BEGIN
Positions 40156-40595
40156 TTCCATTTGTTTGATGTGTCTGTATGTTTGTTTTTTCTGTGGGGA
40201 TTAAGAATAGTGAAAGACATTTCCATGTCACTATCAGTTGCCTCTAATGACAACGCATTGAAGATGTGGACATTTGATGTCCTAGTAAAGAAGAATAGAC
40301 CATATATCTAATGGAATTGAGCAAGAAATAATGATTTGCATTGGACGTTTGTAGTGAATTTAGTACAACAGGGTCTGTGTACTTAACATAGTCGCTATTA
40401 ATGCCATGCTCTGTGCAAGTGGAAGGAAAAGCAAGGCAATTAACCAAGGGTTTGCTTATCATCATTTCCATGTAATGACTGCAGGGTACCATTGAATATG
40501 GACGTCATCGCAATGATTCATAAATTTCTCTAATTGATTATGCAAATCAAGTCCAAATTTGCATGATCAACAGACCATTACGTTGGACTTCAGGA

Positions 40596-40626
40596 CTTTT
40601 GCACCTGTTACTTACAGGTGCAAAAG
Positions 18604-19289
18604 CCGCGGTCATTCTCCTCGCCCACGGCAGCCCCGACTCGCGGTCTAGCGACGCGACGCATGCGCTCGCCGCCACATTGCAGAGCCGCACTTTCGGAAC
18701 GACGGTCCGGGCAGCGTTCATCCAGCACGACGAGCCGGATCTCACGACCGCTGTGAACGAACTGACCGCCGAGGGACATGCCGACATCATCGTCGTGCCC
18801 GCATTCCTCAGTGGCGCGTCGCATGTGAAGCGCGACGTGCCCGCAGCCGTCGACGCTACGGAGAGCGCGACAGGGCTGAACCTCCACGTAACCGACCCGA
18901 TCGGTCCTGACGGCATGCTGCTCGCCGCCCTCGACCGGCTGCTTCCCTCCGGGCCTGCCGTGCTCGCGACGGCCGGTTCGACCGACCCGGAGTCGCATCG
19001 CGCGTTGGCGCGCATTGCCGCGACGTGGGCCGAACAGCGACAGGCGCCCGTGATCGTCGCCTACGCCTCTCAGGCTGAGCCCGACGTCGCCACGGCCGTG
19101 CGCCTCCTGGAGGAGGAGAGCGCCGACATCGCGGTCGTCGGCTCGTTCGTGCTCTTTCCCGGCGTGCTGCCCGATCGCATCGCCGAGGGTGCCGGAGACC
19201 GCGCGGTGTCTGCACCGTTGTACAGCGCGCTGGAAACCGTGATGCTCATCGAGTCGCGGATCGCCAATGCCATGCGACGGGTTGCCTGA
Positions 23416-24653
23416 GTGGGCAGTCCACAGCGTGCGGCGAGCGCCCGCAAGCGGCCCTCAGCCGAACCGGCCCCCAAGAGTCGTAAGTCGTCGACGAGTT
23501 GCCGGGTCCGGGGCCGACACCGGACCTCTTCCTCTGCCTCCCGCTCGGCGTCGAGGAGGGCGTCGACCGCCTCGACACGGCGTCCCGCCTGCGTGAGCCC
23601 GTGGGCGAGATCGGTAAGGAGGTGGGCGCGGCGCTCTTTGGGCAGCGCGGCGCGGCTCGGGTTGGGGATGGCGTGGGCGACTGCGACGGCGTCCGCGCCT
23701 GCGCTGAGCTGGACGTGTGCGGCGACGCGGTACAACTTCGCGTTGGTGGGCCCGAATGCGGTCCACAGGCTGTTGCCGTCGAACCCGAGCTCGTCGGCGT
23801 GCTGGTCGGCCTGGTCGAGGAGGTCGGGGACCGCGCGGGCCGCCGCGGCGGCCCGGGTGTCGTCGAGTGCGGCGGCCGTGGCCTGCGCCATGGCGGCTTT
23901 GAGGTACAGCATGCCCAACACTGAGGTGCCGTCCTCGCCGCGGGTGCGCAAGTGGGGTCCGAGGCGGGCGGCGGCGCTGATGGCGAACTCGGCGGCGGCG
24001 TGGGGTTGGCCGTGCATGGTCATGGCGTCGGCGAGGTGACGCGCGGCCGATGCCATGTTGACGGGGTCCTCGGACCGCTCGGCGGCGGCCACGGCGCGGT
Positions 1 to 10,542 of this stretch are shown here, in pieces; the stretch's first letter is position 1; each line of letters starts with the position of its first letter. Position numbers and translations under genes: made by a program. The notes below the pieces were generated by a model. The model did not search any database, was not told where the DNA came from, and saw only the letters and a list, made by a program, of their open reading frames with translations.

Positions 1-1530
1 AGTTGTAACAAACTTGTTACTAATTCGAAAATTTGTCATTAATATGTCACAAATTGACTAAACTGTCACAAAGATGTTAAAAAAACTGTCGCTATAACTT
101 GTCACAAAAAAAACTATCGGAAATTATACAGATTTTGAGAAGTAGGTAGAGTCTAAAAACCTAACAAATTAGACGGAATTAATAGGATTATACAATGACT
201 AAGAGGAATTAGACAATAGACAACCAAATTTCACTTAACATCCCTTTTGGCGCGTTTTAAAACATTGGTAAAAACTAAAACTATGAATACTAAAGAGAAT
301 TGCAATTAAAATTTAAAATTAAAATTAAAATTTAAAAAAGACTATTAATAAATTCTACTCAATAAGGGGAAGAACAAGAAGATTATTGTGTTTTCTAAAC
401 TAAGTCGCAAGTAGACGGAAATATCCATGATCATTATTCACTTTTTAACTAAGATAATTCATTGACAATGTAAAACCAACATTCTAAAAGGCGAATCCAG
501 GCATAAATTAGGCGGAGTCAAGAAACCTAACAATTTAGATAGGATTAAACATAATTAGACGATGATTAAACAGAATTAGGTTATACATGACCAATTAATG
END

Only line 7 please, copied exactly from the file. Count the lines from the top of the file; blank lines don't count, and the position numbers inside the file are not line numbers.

Positions 40596-40626